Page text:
Day in the Life
7:15am – woke and read my YouVersion Chronological Bible passage before getting out of bed (or it wouldn’t get done). Dog jumped on bed. Husband fussed at dog—and me for letting said dog on bed.
7:40am – shower in the smallest shower on earth.
7:55am – Facetime with daughter #2.
8:25am – husband looks over my new website draft with me and suggests changes.
9:00am – started load of laundry – white clothes.
9:05am – cut up leftover chicken in frig and put in freezer.
9:25am – thaw, cut, and marinate stew meat for shish kebabs.
10:00am – wash, cut, roast beets for smoothies.
10:15am – white clothes in dryer.
10:30am – answered most important emails and social media catch-up 1. Yes, I’ll do Tricia Goyer’s blog ☺ 2. When would my webmaster like to chat about finalizing new website changes? 3. Solidifying a new Psalms novella project with three other authors. 4. Asking my assistant to start a couple of projects—newsletter and graphic designs 5. Answer Facebook comments and post at least one thing on my Author Page.
11:25am – finally ready to write something! Woot! But wait…need to plot out the first thoughts on that Psalms novella before I lose the thought – Open a Scrivener (writer’s software) project and plug in characters and a rough plot.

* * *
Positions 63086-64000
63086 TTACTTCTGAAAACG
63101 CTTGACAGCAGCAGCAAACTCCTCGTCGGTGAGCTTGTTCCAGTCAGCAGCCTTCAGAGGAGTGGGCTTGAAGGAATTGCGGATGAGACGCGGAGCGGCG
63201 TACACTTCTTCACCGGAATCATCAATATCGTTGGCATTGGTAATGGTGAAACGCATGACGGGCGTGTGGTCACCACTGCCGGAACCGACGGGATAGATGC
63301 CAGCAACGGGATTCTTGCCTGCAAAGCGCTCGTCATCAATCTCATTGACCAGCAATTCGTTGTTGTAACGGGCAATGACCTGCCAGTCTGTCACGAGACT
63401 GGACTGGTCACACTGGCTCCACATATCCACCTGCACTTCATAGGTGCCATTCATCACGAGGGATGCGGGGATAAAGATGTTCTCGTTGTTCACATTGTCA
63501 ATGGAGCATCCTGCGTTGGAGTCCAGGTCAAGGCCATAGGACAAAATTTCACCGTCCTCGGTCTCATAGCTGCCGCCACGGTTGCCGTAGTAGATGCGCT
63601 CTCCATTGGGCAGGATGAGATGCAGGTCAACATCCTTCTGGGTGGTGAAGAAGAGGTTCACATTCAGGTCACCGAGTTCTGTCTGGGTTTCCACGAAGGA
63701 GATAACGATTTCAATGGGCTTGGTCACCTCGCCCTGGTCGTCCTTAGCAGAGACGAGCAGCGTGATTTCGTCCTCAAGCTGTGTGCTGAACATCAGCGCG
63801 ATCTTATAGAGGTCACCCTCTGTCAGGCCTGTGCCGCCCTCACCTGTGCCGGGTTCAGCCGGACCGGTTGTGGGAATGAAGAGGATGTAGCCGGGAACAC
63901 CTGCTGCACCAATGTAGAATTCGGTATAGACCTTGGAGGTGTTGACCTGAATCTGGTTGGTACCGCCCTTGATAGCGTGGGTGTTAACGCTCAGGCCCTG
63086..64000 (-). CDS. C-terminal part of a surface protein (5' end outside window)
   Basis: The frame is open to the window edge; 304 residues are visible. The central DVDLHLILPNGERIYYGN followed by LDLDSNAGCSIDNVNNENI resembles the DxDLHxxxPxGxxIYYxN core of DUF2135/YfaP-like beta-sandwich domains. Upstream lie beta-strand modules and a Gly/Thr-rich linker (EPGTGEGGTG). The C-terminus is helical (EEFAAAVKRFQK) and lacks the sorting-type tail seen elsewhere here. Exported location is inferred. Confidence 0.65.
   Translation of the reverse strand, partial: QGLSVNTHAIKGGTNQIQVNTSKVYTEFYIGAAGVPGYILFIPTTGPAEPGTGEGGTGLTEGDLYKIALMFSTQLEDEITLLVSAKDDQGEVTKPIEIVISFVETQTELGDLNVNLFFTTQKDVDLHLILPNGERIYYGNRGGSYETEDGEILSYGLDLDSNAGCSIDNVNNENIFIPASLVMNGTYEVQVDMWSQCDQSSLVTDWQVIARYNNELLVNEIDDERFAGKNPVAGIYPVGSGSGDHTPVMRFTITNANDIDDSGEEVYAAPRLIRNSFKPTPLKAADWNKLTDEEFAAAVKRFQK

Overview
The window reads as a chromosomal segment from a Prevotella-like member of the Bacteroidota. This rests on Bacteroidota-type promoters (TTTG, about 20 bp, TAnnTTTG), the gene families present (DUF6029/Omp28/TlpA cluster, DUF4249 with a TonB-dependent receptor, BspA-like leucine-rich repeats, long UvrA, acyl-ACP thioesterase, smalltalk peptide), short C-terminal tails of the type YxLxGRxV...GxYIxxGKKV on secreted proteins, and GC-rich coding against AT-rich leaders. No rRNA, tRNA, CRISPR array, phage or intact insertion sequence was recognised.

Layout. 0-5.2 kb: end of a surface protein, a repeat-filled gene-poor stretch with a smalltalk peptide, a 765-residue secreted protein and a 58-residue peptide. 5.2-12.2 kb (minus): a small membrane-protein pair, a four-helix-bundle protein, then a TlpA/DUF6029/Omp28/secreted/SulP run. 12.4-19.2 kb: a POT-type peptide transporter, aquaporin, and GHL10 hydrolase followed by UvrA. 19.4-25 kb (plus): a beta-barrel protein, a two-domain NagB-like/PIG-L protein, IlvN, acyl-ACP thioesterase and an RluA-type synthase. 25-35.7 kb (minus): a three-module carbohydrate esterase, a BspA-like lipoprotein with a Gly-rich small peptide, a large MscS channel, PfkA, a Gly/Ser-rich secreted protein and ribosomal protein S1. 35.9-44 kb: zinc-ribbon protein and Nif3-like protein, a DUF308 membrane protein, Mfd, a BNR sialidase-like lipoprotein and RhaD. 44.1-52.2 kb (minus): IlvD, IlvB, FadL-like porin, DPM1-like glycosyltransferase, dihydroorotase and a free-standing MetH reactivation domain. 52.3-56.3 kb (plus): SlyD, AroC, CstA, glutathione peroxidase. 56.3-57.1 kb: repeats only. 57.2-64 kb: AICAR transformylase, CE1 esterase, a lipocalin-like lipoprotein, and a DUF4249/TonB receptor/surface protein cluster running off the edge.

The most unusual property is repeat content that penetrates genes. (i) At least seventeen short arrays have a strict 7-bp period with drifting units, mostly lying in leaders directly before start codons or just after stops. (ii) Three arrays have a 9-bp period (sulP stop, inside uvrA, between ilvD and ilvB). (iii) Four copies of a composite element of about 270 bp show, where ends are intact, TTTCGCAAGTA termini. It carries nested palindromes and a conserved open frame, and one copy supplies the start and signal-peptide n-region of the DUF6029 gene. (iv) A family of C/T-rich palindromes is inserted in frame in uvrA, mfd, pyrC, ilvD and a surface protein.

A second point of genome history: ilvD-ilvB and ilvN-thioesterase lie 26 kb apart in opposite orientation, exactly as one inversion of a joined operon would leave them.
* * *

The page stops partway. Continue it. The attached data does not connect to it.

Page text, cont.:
12:30pm – finished pot of (decaf) coffee ☺ and realize I’ve gotten distracted by research on characters and timeline. Need more research before I’m ready to plot. Research online and in favorite Bible dictionaries and Timeline: • The Timeline of History, the New 3rd Revised Ed. by Bernard Grun; published by Simon & Schuster/Touchstone, 1991.• Today’s Dictionary of the Bible, Guidepost Edition; compiled by T.A. Bryant; published by Bethany House, 1982.• New Bible Dictionary, 2nd ed.; organizing editor, J.D. Douglas; published by Tyndale, 1982.• Complete Works of Flavius Josephus, translated by William Whiston, A.M.; vol. III Antiquities of the Jews, Books IX-XVII; published by Baker Book House, 1994.
2:20pm – first dose of migraine meds; fixed a smoothie; continue research
3:30pm – called my hubby to ask where to find Daniel’s lineage in Scripture (needed an excuse to chat with him since he has a late meeting tonight, and I needed a break from research). ☺
3:40pm – continue research